An interesting outcome put forward by the Court is that the notion of sufficient resources under Article 7(1)(b) of the Directive is not solely derived from employment occupied by a third-State national in accordance to a residence card and a work permit. Such resources can be obtained by other means, as long as the Union citizens have sufficient resources in order for them not to be considered as an unreasonable burden on the social assistance system of the host Member State. What is important is the fact that the conditions and the provisions must be appropriate and necessary to obtain the objective pursued, mainly to protect the public finances of the Member State. This is evident under Article 14(2) of the Directive, which allows Member States to check Union citizens and family members and act in the situation of an actual loss of financial resources, when Union citizens and their family members do not meet the conditions set out in Articles 7, 12 and 13. Because of this, an interpretation of the condition of sufficient resources under Article 7(1)(b) of the Directive can result in the introduction of a further requirement regarding the origin of the resources provided by the employed parent, which could create a disproportionate interference with the exercise of the Union minor citizen’s fundamental rights of free movement and of residence in accordance to Article 21 TFEU, in so far as that requirement is not necessary for the achievement of the objective pursued.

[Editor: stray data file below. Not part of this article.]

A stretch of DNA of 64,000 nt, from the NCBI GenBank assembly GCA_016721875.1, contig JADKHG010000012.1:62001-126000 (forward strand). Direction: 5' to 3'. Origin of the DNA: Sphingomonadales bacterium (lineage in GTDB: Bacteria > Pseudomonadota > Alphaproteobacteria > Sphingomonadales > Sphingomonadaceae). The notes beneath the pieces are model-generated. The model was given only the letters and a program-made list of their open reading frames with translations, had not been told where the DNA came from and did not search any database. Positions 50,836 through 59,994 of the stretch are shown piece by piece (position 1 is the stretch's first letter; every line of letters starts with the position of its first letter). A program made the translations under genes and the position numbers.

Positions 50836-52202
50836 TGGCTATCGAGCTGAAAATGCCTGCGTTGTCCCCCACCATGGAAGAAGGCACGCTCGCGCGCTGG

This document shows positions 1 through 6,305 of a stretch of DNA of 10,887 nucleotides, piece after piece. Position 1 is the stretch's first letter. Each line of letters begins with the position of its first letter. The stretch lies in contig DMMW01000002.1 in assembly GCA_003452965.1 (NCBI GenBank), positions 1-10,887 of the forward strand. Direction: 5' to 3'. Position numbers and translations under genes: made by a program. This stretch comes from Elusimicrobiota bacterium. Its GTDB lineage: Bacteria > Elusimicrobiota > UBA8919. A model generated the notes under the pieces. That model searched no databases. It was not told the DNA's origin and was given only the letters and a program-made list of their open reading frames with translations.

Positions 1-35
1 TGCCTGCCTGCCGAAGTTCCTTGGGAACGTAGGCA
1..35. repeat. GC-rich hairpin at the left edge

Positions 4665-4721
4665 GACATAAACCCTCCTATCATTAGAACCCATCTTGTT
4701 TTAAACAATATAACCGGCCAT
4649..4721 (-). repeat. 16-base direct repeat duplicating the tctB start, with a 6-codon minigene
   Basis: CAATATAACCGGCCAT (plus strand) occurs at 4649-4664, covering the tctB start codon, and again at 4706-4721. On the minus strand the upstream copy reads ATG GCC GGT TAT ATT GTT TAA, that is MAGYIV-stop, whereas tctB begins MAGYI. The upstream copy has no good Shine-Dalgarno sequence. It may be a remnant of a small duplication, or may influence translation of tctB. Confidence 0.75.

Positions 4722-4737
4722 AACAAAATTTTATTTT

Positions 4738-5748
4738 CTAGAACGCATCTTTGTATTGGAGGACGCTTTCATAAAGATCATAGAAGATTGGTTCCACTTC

Seeing that Mrs. Bajratari’s children did not receive any social assistance from the United Kingdom over the course of the previous 10 years, the Court concluded that if a national measure were to be introduced that allowed the authorities of the Member States to refuse a minor Union citizen their right of residence on the grounds that the resources being derived from their parent’s employment is of an illegal nature as they are not in possession of a residence card and a work permit, it would go against what is necessary in order to protect the public finances of the State. Such a conclusion was given especially due to the fact that the Bajratari family had managed to support themselves over the course of 10 years without relying on the UK’s social assistance system.
Thus, Mr. Bajratari’s employment was deemed to be satisfactory under the term of sufficient resources in accordance to Article 7(1)(b), despite its illicit nature.
This article was written by Dr Cherise Abela Grech and Legal Trainee Mr Steve Vella.
For more information on the Application for a Maltese Residence Permit, please contact Dr Ivan Gatt on firstname.lastname@example.org, Dr Cherise Abela Grech on email@example.com and Dr Maria Attard on firstname.lastname@example.org